News for the ‘General Technology’ Category

Imposter: Simplifying Your Web Dev Process

Ever been frustrated by having to upload or publish static content to a server before being able to check your code? This is a common problem for me as a developer that interacts with Dynamics CRM 2011 on a daily basis. When we need to test a change to a JavaScript file, we have to upload the file to CRM in order to update the Web Resource before being able to test it through our web browser against the environment. This is a very annoying process especially when done in repetition.

Thankfully with the help of FiddlerCore, this was not that difficult of a problem to solve. I took some inspiration from LiveReload and wrote a WPF wrapper around FiddlerCore which I lovingly call Imposter.


Imposter allows you to create a profile that contains a couple of basic settings including a base URL or URL fragment to match requests on and a working directory from which local files will be proxied for remotely requested resources.

Another great feature is that Imposter can be set to automatically refresh any HTML page that is able to be proxied whenever a file in your working directory changes!

Let’s use some scenarios to clarify the behavior. Say your settings are:

Here’s what Imposter will do in the following scenarios:

  • Browser requests file: http://awesome/index.html
    • Imposter looks for C:\source\awesome.web\index.html and if found, serves that file to the browser instead of the remotely hosted file.
  • Browser requests file: http://awesome/js/index.js
    • Imposter looks for C:\source\awesome.web\js\index.js and if found, serves that file to the browser instead of the remotely hosted file.
  • Browser requests file: http://notsoawesome/
    • Imposter ignores the request.

So you can see that Imposter has a fairly simple set of rules that it follows by default. I just today added in another profile setting for overriding the default “match this path and file name” rule so that you can serve up files that may not match the default rule. The ability to override the default behavior is especially handy for when your directory structure doesn’t match your deployment structure, or if you want to serve up an unminified file temporarily for debugging purposes.

The only real gotcha is that since Imposter uses FiddlerCore, you can’t run Fiddler at the same time. I see this as a minor problem though and one where the positives greatly outweigh the negatives.

If you want to check out the tool, feel free to grab it or its source code over at and feel free to comment or provide feature suggestions!

Upcoming Meetings App for Windows

I recently found myself getting pretty annoyed when working from home. Why? When I needed to go join a Lync meeting, I’d have to copy the URL from Outlook on my remote desktop session, paste it into a new IE window on my home computer and then wait for it to close IE and open the Lync meeting. Suffice it to say, it was complicated and annoying. Did I mention annoying?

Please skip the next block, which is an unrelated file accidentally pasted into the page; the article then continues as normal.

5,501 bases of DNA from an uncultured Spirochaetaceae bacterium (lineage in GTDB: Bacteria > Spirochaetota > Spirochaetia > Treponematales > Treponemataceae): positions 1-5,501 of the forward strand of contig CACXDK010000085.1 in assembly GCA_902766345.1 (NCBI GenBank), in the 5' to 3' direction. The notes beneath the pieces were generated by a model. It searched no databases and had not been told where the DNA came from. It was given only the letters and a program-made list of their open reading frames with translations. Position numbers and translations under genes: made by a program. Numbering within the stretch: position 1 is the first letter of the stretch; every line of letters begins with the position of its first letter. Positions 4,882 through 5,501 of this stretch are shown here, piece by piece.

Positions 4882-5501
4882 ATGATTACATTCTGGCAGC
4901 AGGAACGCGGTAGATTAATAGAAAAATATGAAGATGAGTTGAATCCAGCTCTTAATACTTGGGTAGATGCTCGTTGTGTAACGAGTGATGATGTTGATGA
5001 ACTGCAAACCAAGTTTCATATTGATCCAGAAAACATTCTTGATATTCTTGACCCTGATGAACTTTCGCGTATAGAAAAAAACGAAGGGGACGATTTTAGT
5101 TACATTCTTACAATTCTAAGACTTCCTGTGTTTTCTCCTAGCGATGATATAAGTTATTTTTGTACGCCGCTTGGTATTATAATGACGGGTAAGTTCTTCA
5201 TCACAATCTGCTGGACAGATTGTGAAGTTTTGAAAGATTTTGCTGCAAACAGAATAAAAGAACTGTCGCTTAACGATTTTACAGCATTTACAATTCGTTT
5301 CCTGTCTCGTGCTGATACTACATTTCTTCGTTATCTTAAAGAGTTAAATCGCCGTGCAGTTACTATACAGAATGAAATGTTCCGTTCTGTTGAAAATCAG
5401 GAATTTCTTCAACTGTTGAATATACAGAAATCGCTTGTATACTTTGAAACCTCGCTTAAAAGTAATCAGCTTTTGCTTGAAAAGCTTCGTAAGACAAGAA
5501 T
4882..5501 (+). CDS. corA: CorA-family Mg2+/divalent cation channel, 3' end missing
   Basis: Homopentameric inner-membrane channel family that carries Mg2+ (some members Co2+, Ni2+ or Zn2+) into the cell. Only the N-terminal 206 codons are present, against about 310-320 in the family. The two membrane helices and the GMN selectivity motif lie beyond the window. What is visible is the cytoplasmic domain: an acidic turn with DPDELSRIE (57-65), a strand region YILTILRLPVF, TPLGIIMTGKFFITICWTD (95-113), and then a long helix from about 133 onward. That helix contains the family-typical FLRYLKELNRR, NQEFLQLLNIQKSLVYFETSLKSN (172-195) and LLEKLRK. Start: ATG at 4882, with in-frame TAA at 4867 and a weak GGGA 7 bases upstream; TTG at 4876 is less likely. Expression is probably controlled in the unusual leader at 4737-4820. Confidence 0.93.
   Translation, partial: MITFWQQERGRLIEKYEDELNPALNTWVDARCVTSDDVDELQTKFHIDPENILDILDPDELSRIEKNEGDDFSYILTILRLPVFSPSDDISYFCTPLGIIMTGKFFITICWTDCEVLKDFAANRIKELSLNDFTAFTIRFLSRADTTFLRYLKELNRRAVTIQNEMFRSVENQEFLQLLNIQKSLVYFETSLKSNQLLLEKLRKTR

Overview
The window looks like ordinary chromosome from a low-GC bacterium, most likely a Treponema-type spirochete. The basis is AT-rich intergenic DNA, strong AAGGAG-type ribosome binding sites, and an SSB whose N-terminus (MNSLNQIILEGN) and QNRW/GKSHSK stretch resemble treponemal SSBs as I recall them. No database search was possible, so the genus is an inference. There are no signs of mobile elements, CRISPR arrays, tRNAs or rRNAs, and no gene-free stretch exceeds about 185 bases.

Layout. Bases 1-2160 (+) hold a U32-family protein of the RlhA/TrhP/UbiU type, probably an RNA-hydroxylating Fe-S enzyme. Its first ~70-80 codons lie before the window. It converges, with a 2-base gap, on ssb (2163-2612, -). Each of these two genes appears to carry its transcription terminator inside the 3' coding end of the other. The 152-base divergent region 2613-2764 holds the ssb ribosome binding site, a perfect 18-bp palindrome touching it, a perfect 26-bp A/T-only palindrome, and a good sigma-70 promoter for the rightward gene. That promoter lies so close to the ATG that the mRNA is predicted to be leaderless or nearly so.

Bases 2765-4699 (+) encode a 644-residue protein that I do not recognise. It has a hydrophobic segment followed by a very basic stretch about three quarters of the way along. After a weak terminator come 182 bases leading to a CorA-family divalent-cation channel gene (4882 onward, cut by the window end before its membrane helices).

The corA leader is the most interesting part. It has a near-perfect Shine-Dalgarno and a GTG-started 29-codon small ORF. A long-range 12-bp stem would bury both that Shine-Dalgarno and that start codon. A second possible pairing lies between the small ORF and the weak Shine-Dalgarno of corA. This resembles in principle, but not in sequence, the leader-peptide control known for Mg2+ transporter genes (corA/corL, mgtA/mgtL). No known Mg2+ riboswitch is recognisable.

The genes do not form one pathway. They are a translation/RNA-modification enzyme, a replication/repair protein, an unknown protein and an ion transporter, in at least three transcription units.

After a bit of meddling around in the Lync SDK, I scrapped that idea and instead hooked the app straight up to Exchange Web Services. From here it was actually pretty darn simple to flesh out.

The end result is this beautiful application below. The instructions for installation and usage are included on the GitHub page for the project, which is located here: Feel free to download, modify, or redistribute at will – but let me know if you have any feedback!


An alternate explanation for the error “Assembly must be registered in isolation”

If you’ve spent a significant amount of time developing plugins for CRM 2011, then you’ve most likely at one point or another run into the error message “Assembly must be registered in isolation”. Whether that occurs when using the Plugin Registration Tool from the SDK, or during import of a solution.

Most of the time this error boils down to one of two problems. I just this week encountered a third cause of this problem which I will explain later in this post.

Nine times out of ten the problem is that the user attempting to import the solution or register plugins manually is not a Deployment Administrator. To clarify, this is something that needs to be setup outside your actual instance of CRM. It is not just another security role or permission needing to be attached to your user record in CRM. Instead you must add the user via the Deployment Manager utility. If you need more detail on that, please leave a comment and I can clarify.

You may also see this error if you are attempting to register plugins outside the sandbox in CRM Online. Since CRM Online requires that you register your plugins in the sandbox, there is no real way around this besides updating the solution you’re trying to import to have the plugins registered in the sandbox, or to mark them as sandboxed when using the Plugin Registration Tool.

Considering the frequency of this error, and the amount of articles available elsewhere on the internets about the issue, one would assume that those are the only two causes of this error message. However, we encountered an odd problem which also causes this behavior. If the user registering plugins or installing the solution has their username specified in CRM as user [at] domain [dot] local, and in Deployment Manager the user listed as a Deployment Administrator differently as domain\user, the same result occurs as if the user has not been added as a Deployment Administrator. To me this sounds like a bug, but thankfully there is a quick fix. All you need to do is update the user’s record in CRM to specify the username the exact same way as it shows up in the Deployment Manager utility. Boom. Back in business.